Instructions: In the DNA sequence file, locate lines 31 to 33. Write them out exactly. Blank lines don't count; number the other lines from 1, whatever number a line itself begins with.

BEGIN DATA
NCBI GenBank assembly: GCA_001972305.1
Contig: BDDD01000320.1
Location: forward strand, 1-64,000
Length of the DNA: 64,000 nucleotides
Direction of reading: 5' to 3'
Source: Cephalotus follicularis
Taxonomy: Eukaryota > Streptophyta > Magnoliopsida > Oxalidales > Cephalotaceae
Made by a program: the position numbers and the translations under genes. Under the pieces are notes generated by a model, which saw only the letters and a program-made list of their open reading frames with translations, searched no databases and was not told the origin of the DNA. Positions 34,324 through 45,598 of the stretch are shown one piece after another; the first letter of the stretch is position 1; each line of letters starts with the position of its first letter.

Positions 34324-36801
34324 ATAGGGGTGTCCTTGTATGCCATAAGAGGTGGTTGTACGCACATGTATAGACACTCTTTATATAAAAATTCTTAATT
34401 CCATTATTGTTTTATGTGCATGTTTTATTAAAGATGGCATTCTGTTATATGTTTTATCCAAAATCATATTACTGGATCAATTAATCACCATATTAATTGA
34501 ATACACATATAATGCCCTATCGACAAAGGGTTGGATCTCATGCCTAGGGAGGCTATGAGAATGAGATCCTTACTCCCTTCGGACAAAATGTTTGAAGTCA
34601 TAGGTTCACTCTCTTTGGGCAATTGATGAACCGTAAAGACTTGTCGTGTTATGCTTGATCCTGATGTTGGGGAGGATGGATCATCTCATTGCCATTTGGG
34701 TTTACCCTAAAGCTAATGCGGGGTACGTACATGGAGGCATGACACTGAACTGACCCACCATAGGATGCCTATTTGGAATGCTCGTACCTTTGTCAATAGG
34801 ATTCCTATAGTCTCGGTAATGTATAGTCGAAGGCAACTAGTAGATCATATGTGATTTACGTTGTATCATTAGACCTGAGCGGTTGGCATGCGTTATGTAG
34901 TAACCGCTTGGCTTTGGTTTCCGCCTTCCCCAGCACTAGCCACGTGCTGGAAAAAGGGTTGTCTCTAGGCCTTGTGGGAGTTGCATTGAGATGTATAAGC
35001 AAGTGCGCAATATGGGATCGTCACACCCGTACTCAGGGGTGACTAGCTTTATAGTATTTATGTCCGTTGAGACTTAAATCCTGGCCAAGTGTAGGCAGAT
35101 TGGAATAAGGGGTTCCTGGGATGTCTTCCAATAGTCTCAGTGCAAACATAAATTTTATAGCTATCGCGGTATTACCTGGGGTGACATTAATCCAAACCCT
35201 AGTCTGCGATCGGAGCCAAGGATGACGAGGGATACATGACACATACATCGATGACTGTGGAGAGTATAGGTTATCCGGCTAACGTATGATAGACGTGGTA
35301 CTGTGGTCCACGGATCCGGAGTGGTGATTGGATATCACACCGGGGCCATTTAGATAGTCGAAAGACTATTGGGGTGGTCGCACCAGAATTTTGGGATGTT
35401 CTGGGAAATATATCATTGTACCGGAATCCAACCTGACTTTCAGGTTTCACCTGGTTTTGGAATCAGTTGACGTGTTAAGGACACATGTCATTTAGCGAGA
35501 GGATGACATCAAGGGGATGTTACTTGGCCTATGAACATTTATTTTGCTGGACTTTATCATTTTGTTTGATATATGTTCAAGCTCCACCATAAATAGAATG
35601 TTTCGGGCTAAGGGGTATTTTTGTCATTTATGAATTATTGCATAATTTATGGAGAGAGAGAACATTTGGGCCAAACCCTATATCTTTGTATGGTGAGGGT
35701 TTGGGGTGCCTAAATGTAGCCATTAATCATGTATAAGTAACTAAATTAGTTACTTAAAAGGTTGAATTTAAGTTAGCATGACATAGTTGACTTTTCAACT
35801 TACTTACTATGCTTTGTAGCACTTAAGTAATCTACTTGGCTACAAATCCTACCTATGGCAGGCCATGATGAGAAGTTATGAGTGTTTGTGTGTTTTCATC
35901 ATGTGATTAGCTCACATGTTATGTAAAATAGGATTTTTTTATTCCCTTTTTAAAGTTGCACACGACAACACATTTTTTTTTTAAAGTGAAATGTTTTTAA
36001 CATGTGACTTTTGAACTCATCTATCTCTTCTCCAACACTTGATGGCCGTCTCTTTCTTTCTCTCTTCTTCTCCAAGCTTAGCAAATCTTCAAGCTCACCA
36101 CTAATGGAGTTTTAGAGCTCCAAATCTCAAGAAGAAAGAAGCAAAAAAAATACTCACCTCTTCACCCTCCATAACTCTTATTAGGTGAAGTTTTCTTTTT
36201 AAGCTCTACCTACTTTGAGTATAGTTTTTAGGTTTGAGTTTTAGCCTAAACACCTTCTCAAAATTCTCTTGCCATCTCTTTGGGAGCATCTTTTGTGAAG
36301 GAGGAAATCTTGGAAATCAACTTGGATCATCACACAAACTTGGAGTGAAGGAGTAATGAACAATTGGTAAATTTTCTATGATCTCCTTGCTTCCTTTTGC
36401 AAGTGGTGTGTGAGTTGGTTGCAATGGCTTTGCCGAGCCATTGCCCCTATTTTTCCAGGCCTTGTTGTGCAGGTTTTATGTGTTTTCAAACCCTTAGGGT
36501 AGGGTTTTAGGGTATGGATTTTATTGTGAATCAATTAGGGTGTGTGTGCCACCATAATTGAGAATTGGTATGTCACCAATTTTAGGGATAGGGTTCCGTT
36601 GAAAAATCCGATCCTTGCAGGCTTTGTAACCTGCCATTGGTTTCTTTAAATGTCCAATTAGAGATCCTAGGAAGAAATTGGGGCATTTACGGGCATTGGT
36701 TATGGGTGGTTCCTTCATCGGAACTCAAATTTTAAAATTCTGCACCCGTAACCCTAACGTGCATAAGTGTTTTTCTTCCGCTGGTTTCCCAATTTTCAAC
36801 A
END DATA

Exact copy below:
36401 AAGTGGTGTGTGAGTTGGTTGCAATGGCTTTGCCGAGCCATTGCCCCTATTTTTCCAGGCCTTGTTGTGCAGGTTTTATGTGTTTTCAAACCCTTAGGGT
36501 AGGGTTTTAGGGTATGGATTTTATTGTGAATCAATTAGGGTGTGTGTGCCACCATAATTGAGAATTGGTATGTCACCAATTTTAGGGATAGGGTTCCGTT
36601 GAAAAATCCGATCCTTGCAGGCTTTGTAACCTGCCATTGGTTTCTTTAAATGTCCAATTAGAGATCCTAGGAAGAAATTGGGGCATTTACGGGCATTGGT